Because of the State's financial situation in 1844, aid for the roads was stopped. More than $2,000,000 for each turnpike construction had been submitted by the local and state governments. In 1840, there were 21 companies operating in Ohio, although 10 had not erected toll gates at that date.
The Cincinnati, Lebanon and Springfield Turnpike Company, and the Cincinnati, Columbus and Wooster Turnpike Company led all others in toll received.
The turnpike convention in 1844 established a new set of tolls or a standard set of rules for the tolls received:
For every sheep-------------------2 1/2 mills "
" hog------------------------------5 mills "
" head of cattle,6months or older--$.01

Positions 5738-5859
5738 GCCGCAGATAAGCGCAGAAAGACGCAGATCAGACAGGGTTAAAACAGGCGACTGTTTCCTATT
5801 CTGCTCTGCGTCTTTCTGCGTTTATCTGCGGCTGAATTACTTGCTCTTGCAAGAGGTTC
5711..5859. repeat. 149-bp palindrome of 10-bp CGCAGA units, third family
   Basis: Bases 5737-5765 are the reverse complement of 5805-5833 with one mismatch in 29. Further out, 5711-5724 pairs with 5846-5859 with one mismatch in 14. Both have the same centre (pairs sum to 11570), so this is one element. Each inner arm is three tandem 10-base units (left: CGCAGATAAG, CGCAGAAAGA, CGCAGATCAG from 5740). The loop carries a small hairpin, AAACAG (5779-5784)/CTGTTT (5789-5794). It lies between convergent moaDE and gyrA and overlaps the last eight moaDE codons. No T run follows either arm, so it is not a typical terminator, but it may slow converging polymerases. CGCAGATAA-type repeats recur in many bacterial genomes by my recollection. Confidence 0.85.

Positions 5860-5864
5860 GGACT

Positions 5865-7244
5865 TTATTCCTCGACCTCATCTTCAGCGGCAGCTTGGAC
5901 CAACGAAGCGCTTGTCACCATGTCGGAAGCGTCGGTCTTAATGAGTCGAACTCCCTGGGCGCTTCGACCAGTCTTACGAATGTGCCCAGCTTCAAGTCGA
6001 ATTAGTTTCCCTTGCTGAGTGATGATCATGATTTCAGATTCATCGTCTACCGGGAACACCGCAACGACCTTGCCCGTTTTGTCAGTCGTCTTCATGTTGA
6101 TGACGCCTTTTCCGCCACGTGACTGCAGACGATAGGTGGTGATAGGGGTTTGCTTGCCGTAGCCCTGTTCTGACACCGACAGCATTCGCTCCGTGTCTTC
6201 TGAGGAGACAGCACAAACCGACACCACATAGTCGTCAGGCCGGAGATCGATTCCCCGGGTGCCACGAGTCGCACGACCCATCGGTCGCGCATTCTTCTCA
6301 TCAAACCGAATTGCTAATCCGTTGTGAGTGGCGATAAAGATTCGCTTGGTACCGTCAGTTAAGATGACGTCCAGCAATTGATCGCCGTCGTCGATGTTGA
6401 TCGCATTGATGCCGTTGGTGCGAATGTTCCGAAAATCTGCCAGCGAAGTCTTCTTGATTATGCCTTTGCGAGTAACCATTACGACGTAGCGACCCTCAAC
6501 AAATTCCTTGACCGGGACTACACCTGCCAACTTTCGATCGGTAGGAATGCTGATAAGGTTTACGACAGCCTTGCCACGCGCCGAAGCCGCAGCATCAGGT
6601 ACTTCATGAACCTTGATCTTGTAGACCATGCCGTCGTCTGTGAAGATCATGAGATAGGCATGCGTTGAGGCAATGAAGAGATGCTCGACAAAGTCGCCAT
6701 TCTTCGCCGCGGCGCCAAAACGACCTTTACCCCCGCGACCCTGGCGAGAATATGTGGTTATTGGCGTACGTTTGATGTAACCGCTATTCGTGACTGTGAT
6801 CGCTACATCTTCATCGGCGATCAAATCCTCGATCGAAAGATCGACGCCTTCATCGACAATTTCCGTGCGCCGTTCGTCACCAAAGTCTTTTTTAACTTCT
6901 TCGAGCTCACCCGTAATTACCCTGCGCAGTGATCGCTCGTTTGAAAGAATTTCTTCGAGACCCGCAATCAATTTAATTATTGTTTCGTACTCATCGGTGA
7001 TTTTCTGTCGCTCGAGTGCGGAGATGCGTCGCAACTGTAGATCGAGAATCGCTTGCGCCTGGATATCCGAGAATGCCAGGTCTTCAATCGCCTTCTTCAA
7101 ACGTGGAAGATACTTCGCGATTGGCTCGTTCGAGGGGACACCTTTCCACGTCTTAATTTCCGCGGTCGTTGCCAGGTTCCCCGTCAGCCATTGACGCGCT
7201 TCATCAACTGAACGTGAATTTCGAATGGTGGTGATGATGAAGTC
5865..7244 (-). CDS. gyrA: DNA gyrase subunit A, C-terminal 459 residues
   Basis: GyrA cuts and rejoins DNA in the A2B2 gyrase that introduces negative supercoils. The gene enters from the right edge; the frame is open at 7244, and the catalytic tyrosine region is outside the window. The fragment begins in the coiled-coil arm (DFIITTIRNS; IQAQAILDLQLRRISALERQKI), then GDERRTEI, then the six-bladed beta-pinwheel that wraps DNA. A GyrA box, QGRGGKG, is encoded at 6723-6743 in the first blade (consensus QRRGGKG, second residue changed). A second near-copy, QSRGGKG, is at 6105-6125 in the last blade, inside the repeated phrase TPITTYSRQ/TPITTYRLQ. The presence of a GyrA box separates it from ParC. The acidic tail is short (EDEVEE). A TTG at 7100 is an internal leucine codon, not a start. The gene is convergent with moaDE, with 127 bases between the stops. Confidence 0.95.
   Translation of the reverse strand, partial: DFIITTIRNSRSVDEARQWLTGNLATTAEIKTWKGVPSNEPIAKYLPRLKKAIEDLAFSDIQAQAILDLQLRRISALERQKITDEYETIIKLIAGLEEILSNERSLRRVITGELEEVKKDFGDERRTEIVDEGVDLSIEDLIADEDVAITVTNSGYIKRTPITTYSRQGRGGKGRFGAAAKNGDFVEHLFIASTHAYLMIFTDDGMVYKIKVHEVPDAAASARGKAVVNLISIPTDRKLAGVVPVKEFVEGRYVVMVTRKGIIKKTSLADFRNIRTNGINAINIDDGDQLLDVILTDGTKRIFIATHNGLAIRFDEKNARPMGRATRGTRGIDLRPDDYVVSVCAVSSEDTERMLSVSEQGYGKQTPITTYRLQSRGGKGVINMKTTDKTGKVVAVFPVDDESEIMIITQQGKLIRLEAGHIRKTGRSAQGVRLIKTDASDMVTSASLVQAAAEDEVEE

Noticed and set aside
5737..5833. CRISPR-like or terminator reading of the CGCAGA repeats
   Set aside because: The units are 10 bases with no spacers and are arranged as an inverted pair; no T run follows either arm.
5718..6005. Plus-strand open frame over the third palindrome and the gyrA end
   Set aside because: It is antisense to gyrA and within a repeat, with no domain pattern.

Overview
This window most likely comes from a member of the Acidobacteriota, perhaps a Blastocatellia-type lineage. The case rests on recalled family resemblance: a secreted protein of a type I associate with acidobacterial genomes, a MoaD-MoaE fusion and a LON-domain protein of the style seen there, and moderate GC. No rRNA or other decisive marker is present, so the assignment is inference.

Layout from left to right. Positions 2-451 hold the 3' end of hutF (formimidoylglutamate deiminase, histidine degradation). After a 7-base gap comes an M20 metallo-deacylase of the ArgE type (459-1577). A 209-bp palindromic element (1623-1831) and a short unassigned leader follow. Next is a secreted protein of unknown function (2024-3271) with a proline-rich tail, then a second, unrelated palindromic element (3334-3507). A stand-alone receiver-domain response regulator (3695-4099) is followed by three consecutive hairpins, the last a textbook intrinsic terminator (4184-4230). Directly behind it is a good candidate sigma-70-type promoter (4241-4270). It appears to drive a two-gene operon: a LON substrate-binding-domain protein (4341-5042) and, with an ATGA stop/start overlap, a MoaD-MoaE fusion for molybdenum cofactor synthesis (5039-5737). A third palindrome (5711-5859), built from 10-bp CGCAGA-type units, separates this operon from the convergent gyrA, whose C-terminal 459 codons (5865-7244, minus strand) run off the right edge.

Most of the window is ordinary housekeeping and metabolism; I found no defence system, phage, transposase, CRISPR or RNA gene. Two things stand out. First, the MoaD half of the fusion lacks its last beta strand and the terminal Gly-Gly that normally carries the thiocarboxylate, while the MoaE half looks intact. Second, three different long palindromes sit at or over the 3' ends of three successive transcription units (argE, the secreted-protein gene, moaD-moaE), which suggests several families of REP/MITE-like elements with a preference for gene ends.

" horse, mule or ass-----------------$.03
" horse,mule or ass with rider------$.06 1/2
vehicle of 2 or 4 wheels drawn by an animal---$.12 1/2
" additional animal to such vehicle--$.06 1/2
4-wheeled vehicle including coaches, stages, carriages, barrouches, wagons, etc., drawn by two animals--------------------$.25
sleigh or sled drawn by one animal---$.10
additional animal to such vehicle-----$.06
1/2 for all wagons carrying less than 5,000 pounds with a tire not more than 4 inches
wide, a reduction of 25% from the above rates,
$.31additional toll was charged for loads over 5,000 pounds.
The term sleigh or sled was mentioned in the above toll rates. Josiah Morrow discusses the winter conditions of 1855-56. He writes:
"THE LONG SLEIGHING SEASON. The first question is; What was the exact date of the long sleighing snow which fell on or near Christmas day, sometime between 1853 and 1860? I have heard David Furnas say that the mail from Waynesville to Wilmington was carried ninety days in a sleigh.